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Comment Freelance interpreters (Score 1) 81

No, there is nothing good enough. In fact, automated systems got a good, old-fashioned drubbing at the captioning challenge at the ASSETS 2013 conference. Nothing came even close to a human steno captioner.

If you want to make family events accessible and the person in question signs, my recommendation is to hire freelance interpreters. They often charge on a sliding scale, depending on the event and means of the client, and tend to run much cheaper than anyone you can get through referral services. That is what we do at family events, and it works both ways: events by my hearing family for us, and events by us for my hearing friends and family.

If the person does not sign, human captioning is an alternative, but it probably would have to be local rather than remote. Remote does well if there are no overlapping conversations. Otherwise, it has to be local, but that is a lot harder to arrange for, and more expensive.

A note to some of the other commenters: please spare use the patronizing posts of us not missing out on any of the (presumably inane) conversations that take place at such events. *We* make the decision as to what conversation we consider important and what we do not, and nothing is worse than people presuming to speak for us, and presuming to know better about access than we do.

Comment Re:Serious question: (Score 1) 694

Whether or not something is an essential service is irrelevant under the ADA. The whole point is that you can't get out of discriminating against a group by stating that said group is not your target group. Contrary to your insinuation, the 9th Circuit judges are not stupid - in fact, they have a long history of coming down on the side of businesses.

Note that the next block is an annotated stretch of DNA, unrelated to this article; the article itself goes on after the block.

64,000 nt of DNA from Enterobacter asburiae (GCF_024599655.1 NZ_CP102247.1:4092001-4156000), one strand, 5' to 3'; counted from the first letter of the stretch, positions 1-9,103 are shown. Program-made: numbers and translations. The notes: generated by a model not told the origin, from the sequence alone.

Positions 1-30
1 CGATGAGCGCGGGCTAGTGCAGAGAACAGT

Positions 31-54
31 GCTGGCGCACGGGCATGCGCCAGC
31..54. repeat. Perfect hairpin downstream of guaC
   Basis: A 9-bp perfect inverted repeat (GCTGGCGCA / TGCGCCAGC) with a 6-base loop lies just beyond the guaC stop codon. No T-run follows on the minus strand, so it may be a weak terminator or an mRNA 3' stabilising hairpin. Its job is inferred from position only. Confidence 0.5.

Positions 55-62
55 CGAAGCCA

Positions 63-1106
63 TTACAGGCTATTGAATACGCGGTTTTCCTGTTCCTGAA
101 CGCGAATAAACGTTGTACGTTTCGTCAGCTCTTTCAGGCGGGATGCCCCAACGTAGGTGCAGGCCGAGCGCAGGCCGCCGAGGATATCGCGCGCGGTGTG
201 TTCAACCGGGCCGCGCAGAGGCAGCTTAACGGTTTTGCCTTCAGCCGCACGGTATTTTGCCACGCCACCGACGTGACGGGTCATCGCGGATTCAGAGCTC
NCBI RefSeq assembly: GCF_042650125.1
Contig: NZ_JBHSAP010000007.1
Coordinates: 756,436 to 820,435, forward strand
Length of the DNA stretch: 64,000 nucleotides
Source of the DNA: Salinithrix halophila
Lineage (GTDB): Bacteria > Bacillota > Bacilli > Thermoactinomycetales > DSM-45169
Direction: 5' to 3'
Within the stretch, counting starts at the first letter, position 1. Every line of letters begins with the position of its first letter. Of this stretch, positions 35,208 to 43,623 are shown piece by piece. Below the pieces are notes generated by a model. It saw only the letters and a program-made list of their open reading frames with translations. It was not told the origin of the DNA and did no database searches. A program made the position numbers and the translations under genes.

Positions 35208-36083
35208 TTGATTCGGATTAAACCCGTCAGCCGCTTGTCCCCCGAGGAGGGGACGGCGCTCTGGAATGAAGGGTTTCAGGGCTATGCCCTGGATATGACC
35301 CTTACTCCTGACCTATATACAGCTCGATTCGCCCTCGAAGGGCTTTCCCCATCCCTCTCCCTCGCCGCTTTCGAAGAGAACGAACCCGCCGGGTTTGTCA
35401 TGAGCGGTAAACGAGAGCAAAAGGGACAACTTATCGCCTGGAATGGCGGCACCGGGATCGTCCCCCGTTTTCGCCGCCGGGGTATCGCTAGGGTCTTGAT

As for the free services and interpreters, this is a strawman par excellence and not worth replying to. I'll just note two things here:

First, deaf and hard of hearing moviegoers pay for their tickets like everyone else. Second, supporting closed captioning in a movie theater is a ONE TIME cost of $2500 for the equipment. The rest is handled by the fact that digital projection systems already provide all the necessary functionality natively and that most movies are already captioned by the content owners.

And if a theater does not have a digital projection system yet, it is not required to provide closed captions.

So, let's cut the BS already.

Comment Re:Don't forget the blind! (Score 1) 694

Older DVDs do have textual captions. But HDMI has no provision for carrying closed caption data, and as a result these are not viewable on TVs that are connected to the player via HDMI (*). As a result, newer DVDs and BluRay discs uniformly use subtitles, instead, which are rendered bitmap images, rather than text.

(*) Recent FCC rules require that DVD and BluRay players must render the captions themselves before transmitting them via HDMI, starting in 2014, but this is tangential to the argument.

Comment Re:Don't forget the blind! (Score 1) 694

That is true for TV, but not for DVDs and BluRay discs. The latter could be handled via OCR, though. Unfortunately, DRM frequently stands in the way, unless we can gain an exemption to the DMCA from the Copyright Office. We filed for one, but this matter is still pending, and the Copyright Office told us that their ruling could go either way.

Comment Re:Serious question: (Score 2) 694

The movie theaters tried to make the same argument and were slapped down by the 9th Circuit. The judges essentially told them: "So, does this mean that a courthouse does not have to provide a wheelchair accessible ramp, because it is targeted only at people without a mobility impairment?" The largest three movie theater chains eventually settled because of this. WIth digital projection systems, the cost to equip a theater with closed-caption equipment is less than $2500.

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